When China stomps its feet, the world usually reacts. When it comes to Bitcoin and digital currencies, however, the industry has grown so indifferent to the latest Beijing crackdown that markets did not even blip at this week’s proposed mining ban.

When China banned cryptocurrency trading and exchanges in late 2017, markets plunged. Since then the People’s Republic has relentlessly crushed anything to do with the industry aside from its underlying blockchain technology.   

Earlier this week reports emerged that the government’s National Development and Reform Commission (NDRC) has proposed new rules that may result in the permanent closure of all the crypto mining farms in the country.

The economic planning body has concluded that Bitcoin mining, as well as over 450 related activities, should be phased out. The state organization cited non adherence to relevant laws and regulations, unsafe practices, wasted resources, or environmentally unfriendly operations as the primary reasoning behind the decision.

Crypto mining was top of the Commission’s list of practices that should be eliminated immediately. China has long been the world’s top destination for Bitcoin mining farms due to favorable energy prices from coal -rich regions and easily accessible hydro power. China is currently the dominant force in crypto mining hardware production with companies such as Bitmain controlling a large percentage of the industry.

However, many industry observers actually think this latest announcement is good news for the crypto ecosystem. Chinese mining farms have had too much control over the process, which has led to centralization issues. The entire ethos of Bitcoin and its brethren is that of a decentralized, peer-to-peer form of finance. If Chinese mining farms control the block production process to validate Bitcoin transactions, they effectively control the network.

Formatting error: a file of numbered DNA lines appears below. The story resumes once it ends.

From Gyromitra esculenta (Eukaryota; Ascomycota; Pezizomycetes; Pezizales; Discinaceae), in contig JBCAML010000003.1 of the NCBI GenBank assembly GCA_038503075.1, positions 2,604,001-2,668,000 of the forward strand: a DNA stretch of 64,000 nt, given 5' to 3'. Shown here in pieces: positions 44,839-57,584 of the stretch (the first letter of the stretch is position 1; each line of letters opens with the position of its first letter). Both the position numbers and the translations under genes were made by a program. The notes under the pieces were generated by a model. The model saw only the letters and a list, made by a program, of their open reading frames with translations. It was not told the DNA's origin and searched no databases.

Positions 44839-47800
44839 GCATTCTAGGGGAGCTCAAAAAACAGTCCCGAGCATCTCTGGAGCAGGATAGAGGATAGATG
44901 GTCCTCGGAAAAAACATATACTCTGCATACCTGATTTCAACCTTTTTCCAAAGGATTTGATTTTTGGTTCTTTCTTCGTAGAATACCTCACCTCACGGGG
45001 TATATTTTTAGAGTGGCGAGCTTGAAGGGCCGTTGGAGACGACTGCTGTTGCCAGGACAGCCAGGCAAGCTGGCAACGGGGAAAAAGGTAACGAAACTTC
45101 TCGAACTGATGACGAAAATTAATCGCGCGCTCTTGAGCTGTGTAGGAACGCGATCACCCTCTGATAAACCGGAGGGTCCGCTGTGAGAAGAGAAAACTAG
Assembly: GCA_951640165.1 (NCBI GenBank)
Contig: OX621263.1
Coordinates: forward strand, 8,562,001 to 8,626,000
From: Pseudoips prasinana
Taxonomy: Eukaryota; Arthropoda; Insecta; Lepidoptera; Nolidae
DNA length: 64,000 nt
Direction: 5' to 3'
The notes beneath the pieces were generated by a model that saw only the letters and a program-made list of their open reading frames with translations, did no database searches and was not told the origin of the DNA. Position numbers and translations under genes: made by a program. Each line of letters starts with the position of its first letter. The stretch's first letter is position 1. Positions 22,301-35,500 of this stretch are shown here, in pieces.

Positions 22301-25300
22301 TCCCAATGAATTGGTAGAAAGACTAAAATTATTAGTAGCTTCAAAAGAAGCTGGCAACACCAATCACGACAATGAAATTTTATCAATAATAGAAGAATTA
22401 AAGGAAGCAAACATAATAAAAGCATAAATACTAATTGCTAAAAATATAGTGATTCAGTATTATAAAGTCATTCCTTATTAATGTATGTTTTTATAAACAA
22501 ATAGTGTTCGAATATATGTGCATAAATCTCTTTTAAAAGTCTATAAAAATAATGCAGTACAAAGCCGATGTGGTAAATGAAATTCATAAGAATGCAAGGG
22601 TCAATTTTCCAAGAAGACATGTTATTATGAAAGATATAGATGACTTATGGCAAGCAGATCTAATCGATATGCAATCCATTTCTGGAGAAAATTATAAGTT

Michael Zhong, analyst at Beijing-based crypto research firm TokenInsight, confirmed this generally accepted opinion: “Bitcoin mining will no longer be dominated by China but become more decentralized,” he said. Others such as managing partner at blockchain investment firm Kenetic, Jehan Chu, think it is part of a wider effort to control the industry; “I believe China simply wants to ‘reboot’ the crypto industry into one that they have oversight on, the same approach they took with the Internet,” he told Reuters.

Either way, Bitcoin and crypto markets did not react to the news despite the spread of what crypto loyalists call “FUD” – as in “fear, uncertainty and doubt” –  on the part of many crypto sceptics.

Bitcoin has held onto gains from its rally last week and is currently trading above $5,200. This means it is up 40% since the beginning of the year, which is quite a feat for an asset that most of the mainstream media had completely written off by the end of 2018.